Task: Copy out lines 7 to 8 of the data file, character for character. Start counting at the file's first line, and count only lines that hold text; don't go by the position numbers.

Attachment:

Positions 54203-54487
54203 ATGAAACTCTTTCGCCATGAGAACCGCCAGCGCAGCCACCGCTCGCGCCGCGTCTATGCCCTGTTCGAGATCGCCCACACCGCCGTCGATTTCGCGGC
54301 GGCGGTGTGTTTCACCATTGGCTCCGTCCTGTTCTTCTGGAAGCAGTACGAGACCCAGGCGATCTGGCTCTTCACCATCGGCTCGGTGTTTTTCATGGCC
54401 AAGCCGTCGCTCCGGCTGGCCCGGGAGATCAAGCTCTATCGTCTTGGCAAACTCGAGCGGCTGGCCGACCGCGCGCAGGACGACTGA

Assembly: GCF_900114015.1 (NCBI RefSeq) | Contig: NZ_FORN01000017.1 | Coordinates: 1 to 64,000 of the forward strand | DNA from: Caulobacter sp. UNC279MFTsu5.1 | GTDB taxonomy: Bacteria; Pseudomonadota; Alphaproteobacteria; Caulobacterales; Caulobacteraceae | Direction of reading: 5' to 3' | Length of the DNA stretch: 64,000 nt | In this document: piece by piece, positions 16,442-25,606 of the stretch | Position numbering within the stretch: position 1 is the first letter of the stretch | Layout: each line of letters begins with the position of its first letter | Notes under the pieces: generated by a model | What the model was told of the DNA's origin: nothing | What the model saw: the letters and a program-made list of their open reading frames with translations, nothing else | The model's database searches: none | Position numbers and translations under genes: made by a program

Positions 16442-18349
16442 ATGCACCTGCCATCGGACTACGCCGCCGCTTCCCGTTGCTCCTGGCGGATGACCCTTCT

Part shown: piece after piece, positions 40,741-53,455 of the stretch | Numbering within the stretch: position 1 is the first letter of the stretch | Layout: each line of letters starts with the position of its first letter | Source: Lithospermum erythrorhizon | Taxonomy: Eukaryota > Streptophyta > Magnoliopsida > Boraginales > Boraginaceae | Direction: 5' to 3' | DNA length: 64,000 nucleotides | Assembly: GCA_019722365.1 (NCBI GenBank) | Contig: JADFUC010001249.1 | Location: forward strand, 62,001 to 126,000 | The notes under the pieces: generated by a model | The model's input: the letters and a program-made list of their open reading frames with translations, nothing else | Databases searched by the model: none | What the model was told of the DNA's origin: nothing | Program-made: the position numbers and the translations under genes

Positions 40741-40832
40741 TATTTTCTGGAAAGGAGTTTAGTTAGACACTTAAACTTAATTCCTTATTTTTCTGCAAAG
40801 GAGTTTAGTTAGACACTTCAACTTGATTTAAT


16442 ATGCACCTGCCATCGGACTACGCCGCCGCTTCCCGTTGCTCCTGGCGGATGACCCTTCT

Part shown: piece after piece, positions 40,741-53,455 of the stretch | Numbering within the stretch: position 1 is the first letter of the stretch | Layout: each line of letters starts with the position of its first letter | Source: Lithospermum erythrorhizon | Taxonomy: Eukaryota > Streptophyta > Magnoliopsida > Boraginales > Boraginaceae | Direction: 5' to 3' | DNA length: 64,000 nucleotides | Assembly: GCA_019722365.1 (NCBI GenBank) | Contig: JADFUC010001249.1 | Location: forward strand, 62,001 to 126,000 | The notes under the pieces: generated by a model | The model's input: the letters and a program-made list of their open reading frames with translations, nothing else | Databases searched by the model: none | What the model was told of the DNA's origin: nothing | Program-made: the position numbers and the translations under genes